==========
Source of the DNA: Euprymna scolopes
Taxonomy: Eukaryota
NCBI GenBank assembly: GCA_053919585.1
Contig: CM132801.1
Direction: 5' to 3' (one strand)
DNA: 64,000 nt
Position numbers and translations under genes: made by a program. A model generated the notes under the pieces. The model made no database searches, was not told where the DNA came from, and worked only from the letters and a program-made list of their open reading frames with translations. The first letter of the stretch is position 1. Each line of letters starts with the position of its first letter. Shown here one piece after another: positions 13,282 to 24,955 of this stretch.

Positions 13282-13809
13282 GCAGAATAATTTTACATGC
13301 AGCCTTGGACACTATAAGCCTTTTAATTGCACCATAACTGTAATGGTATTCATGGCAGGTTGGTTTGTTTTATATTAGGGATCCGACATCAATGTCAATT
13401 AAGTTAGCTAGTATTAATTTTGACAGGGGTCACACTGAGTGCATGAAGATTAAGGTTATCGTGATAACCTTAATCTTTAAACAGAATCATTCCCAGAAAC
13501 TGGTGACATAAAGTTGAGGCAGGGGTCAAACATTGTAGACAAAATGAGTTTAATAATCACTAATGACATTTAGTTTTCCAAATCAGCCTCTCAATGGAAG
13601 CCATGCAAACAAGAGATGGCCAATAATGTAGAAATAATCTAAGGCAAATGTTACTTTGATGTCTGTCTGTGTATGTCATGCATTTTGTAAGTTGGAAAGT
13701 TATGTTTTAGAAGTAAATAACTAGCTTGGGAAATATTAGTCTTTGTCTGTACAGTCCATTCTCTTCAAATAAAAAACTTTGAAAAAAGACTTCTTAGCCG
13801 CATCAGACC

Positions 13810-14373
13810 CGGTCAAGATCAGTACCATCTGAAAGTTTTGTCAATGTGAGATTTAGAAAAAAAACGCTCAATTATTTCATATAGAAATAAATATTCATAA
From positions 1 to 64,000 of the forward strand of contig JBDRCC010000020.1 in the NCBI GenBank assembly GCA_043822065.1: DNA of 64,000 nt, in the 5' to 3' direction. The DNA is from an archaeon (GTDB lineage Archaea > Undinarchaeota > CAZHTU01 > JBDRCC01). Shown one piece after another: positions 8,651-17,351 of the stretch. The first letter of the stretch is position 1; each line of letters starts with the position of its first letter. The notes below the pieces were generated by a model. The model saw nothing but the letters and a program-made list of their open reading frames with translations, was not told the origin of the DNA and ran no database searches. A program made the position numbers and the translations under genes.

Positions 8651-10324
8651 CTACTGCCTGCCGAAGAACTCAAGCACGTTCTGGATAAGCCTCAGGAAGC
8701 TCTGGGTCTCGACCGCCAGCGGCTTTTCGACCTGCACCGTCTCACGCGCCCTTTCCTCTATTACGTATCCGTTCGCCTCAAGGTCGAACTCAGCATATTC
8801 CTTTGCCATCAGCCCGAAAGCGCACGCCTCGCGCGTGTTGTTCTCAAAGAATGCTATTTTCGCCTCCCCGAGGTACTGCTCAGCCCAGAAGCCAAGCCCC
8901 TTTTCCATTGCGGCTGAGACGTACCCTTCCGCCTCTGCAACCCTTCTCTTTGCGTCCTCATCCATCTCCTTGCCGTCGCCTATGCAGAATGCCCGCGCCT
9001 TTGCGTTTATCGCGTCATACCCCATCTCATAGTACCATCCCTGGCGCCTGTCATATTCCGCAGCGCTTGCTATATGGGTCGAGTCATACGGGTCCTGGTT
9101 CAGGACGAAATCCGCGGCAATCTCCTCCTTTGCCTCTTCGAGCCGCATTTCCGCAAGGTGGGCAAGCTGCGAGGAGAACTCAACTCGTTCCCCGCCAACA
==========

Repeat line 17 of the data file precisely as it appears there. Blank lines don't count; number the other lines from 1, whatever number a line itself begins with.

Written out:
13810 CGGTCAAGATCAGTACCATCTGAAAGTTTTGTCAATGTGAGATTTAGAAAAAAAACGCTCAATTATTTCATATAGAAATAAATATTCATAA